Hola. Como estas?” I repeated after Bernice had said it. We didn’t know if we were saying it right.
Bien. Y usted?” We both said multiple times. Then we practiced the lines on each other.
Bernice’s mom checked in on us.
Boy. You two sound good,” she complimented. “Keep it up.”
After she left, I asked, “Does your mom speak Spanish?”
Then how does she know we sound good?”
She doesn’t. She’s just saying that because she’s happy were learning.”
I thought her mom was odd, but she baked yummy pies and cookies, so I didn’t fault her for being a little weird.
How do you say horse in Spanish?” I asked Bernice when we were finished with the lesson.
She grabbed the Spanish/English dictionary and looked it up. “El caballo.”
It sounded nice. Later, as I rode my bike home, I repeated it over and over in my head. I burst through the front door and shouted, “El caballo!”
Dad lowered his paper and eyed me. “What’s that?”
It’s Spanish for horse.”
That’s nice, dear,” he replied. He lifted his paper and continued reading, oblivious to my dream of living out west, riding into the sunset with Maximilian. But why would he act any differently? I’d never told him my dream. I’d only told Jeannie.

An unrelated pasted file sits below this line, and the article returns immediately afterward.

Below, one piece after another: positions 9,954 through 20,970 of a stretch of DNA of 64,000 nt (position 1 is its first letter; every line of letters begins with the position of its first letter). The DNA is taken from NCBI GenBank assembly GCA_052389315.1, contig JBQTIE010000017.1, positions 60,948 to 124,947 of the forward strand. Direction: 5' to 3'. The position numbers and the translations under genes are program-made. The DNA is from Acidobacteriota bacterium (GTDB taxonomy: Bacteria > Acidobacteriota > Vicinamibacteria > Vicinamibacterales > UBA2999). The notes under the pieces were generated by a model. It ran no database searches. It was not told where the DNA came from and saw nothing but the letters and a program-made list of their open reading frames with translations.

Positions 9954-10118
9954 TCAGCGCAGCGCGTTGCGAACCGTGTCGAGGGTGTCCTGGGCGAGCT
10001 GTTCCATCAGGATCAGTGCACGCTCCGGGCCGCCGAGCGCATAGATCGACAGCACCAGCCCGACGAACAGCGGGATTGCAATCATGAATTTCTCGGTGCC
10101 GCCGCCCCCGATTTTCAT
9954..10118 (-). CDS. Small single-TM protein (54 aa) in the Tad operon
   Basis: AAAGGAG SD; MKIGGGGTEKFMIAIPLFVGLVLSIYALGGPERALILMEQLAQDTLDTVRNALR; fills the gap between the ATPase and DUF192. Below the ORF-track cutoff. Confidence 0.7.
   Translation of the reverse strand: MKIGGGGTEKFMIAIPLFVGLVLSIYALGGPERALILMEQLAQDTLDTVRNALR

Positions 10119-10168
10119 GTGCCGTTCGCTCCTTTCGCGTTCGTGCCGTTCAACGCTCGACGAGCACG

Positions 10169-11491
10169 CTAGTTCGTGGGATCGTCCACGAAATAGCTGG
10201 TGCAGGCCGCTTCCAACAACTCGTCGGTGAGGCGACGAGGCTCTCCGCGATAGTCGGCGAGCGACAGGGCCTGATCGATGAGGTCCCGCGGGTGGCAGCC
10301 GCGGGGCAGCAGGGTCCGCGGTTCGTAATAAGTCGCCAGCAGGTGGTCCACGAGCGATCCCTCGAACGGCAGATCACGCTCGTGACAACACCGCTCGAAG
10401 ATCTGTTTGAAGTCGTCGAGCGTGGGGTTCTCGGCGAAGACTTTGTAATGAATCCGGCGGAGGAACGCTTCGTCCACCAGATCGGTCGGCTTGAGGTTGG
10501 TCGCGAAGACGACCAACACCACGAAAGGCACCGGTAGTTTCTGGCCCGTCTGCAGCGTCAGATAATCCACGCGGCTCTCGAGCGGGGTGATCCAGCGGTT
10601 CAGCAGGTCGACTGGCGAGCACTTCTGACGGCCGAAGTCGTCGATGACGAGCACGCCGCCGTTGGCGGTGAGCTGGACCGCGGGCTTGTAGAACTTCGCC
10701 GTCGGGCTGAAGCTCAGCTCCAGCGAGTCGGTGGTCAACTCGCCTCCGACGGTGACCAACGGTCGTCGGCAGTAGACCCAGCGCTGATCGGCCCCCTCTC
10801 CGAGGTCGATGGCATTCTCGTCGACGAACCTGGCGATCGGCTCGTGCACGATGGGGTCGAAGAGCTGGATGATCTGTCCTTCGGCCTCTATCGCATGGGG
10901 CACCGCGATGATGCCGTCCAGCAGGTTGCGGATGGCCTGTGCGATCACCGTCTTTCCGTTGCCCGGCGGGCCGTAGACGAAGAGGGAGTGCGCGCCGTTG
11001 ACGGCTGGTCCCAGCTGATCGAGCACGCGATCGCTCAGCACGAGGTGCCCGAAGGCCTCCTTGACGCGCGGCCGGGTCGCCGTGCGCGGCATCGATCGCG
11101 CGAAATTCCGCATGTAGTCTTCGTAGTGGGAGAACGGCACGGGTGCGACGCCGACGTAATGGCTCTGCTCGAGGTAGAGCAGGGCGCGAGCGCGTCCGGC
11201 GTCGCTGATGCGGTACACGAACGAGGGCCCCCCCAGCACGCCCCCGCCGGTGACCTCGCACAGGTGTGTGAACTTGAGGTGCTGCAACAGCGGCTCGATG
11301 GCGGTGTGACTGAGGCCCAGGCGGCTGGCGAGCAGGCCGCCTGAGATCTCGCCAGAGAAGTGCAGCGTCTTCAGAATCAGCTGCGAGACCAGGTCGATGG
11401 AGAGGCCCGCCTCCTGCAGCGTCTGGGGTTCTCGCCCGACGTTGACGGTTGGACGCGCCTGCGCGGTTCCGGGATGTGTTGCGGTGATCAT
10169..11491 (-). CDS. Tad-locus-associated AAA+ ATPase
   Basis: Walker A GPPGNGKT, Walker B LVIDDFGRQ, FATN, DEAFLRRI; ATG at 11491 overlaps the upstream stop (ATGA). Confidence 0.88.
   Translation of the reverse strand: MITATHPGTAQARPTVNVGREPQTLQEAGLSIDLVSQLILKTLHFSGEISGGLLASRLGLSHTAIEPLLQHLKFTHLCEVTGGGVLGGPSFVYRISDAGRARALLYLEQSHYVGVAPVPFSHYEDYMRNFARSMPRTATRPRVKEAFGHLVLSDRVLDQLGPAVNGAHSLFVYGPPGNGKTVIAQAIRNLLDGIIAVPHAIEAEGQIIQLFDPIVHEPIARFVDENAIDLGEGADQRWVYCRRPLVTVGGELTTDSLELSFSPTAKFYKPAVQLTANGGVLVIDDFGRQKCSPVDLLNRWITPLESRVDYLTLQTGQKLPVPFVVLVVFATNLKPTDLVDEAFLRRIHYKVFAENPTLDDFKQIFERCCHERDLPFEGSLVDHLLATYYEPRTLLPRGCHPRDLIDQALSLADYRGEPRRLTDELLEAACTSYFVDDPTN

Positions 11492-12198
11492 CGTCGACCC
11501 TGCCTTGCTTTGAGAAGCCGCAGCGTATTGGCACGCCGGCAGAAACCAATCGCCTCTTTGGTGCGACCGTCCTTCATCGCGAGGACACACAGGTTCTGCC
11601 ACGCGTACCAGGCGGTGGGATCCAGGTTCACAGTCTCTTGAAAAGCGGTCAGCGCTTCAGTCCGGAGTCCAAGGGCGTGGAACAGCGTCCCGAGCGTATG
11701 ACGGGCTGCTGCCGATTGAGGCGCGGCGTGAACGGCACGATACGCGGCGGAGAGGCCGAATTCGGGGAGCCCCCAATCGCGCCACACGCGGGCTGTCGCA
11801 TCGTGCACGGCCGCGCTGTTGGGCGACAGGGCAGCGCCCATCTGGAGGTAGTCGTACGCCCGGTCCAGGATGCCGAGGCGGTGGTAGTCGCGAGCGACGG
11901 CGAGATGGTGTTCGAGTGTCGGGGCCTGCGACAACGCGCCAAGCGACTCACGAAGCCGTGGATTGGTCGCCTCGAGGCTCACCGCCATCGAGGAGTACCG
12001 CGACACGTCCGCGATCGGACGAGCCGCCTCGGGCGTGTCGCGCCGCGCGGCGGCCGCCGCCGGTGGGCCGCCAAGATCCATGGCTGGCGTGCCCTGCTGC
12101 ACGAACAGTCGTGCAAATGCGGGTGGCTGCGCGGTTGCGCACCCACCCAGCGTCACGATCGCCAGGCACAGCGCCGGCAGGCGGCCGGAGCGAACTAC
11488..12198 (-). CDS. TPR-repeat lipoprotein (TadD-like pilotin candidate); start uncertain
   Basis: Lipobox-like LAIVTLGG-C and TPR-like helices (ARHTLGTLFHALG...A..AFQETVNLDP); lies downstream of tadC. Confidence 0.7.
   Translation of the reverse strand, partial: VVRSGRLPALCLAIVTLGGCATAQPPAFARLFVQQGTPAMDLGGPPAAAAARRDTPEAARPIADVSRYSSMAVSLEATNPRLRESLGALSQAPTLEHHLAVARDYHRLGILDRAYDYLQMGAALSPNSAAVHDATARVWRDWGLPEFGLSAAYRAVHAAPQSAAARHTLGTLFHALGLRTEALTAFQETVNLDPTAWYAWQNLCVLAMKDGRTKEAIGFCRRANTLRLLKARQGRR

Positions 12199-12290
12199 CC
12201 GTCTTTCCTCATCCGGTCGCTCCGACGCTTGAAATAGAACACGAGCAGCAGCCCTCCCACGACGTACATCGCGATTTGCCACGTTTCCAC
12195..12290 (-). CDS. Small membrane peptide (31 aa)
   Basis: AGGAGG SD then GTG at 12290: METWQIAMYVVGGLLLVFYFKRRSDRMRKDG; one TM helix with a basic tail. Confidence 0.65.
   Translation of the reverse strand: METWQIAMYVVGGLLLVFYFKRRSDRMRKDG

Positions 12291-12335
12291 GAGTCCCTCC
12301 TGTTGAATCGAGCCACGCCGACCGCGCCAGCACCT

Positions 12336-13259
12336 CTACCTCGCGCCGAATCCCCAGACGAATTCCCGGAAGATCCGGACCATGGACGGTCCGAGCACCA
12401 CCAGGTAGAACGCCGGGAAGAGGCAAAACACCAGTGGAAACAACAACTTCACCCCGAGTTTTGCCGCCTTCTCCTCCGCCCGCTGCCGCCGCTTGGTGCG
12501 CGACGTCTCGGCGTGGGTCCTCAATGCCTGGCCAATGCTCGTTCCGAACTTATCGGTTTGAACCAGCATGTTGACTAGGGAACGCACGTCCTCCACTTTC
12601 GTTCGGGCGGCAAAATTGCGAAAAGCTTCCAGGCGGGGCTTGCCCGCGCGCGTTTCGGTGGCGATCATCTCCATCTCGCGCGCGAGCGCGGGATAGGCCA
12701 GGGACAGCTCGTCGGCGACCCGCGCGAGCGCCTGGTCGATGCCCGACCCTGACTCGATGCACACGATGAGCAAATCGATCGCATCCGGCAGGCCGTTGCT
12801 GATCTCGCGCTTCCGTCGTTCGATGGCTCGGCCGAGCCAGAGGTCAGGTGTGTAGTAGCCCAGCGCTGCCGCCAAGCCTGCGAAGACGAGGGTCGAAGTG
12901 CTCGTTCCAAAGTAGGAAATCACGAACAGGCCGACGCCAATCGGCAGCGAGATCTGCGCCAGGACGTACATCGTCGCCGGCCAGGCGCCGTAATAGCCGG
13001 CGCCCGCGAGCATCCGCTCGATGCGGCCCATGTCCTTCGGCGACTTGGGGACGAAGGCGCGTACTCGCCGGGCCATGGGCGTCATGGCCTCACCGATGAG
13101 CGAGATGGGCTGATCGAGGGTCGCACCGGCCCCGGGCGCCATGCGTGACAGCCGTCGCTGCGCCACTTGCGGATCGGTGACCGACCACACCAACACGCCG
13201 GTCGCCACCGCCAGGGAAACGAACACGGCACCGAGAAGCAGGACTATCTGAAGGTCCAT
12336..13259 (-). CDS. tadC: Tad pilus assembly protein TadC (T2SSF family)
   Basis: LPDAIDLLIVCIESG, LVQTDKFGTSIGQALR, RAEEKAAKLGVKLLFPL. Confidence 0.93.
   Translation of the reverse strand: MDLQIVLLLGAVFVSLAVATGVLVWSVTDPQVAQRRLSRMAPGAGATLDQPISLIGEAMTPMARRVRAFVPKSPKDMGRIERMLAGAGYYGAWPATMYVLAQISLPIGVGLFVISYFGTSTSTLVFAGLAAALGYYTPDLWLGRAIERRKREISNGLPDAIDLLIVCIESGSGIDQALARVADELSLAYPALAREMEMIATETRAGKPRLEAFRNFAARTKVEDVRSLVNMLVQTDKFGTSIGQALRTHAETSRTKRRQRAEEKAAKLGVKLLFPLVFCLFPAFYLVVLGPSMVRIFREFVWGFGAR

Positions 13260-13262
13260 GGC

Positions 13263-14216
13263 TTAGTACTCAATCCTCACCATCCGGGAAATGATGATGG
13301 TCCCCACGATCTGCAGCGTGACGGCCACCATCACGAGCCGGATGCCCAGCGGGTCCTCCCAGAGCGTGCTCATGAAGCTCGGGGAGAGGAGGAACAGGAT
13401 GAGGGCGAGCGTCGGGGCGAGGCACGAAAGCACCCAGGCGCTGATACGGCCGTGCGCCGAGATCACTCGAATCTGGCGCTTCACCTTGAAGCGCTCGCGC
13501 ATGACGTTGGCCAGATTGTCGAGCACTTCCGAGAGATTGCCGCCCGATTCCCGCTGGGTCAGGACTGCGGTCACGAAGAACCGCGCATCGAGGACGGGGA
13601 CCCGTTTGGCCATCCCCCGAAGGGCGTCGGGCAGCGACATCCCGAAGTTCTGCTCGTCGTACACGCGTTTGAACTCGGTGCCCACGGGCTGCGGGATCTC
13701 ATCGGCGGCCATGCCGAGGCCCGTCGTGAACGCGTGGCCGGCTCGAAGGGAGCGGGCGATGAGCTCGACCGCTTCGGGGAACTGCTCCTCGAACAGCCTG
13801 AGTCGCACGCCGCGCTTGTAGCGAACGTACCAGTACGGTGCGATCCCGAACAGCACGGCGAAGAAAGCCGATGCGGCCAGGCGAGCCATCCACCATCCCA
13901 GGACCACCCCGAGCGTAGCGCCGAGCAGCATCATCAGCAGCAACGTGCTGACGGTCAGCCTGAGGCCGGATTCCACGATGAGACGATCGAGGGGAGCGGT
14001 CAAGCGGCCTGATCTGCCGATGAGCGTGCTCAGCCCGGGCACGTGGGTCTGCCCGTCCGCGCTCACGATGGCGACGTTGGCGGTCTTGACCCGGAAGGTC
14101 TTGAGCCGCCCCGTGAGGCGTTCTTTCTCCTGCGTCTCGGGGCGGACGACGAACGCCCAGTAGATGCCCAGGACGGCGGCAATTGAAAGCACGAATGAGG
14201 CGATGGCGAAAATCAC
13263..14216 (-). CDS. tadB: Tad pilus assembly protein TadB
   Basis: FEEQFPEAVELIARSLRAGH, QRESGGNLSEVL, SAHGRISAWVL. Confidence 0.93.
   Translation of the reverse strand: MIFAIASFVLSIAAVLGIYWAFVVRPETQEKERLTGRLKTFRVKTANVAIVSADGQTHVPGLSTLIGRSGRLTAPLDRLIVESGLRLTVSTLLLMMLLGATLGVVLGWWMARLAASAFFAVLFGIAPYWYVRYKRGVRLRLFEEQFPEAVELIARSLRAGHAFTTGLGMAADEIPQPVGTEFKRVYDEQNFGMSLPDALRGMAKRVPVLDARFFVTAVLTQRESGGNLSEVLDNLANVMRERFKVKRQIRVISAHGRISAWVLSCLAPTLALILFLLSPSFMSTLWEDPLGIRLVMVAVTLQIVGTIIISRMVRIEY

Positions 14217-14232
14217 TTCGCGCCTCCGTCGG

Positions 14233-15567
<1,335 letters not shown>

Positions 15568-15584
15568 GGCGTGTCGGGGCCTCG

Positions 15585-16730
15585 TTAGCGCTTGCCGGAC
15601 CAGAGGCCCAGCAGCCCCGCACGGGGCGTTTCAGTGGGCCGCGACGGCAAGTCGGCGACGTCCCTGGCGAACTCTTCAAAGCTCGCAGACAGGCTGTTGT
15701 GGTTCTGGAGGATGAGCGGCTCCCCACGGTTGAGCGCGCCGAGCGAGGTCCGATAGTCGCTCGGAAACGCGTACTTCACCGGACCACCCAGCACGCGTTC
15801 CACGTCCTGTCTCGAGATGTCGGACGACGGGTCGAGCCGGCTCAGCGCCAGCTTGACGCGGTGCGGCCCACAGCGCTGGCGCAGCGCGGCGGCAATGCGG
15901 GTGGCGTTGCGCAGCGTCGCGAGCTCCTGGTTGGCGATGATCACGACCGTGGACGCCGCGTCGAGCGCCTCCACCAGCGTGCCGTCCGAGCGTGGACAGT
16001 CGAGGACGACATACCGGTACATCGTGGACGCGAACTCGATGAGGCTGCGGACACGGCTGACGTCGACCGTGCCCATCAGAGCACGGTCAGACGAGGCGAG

That’s when the light bulb went on.
When Mom came to tuck me in that night, I sat up straight and said, “You know how I want to go with Bernice to New Mexico this summer?”
She sighed. “Yes.”
Well, I never told you why it’s so important to me.”
Mom raised an eyebrow. “Tell me why you think it’s so important.”
Because it’s my destiny,” I said. “Ever since I was little, I’ve dreamt of moving out west. I want to live on a ranch and have a black horse named Maximilian.”
Mom giggled. “Wherever did you get such an idea?” she asked, shaking her head.
I don’t know. I just know it’s my fate.”
Mom’s expression turned serious. “Well, that may be true, honey. You may move out west and live on a ranch when you grow up, but I don’t see how it has anything to do with going on the trip with Bernice.”
Don’t you see,” I said, locking eyes with her. “This is how it starts. Think about it. I’ve never met anyone who lives out west, yet I know I’ll end up there. And now Bernice happens to have an aunt who lives on a ranch out west, and she invites both of us to visit.”
She still looked unconvinced.
Don’t you see, if I don’t go on this trip, there’s a chance my whole life could be thrown off course.”